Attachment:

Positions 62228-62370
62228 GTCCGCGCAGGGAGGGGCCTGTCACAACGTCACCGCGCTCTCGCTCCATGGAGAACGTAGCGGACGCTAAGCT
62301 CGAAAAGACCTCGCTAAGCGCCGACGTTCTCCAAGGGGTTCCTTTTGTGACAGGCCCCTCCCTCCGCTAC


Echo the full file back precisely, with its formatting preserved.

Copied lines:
Positions 62228-62370
62228 GTCCGCGCAGGGAGGGGCCTGTCACAACGTCACCGCGCTCTCGCTCCATGGAGAACGTAGCGGACGCTAAGCT
62301 CGAAAAGACCTCGCTAAGCGCCGACGTTCTCCAAGGGGTTCCTTTTGTGACAGGCCCCTCCCTCCGCTAC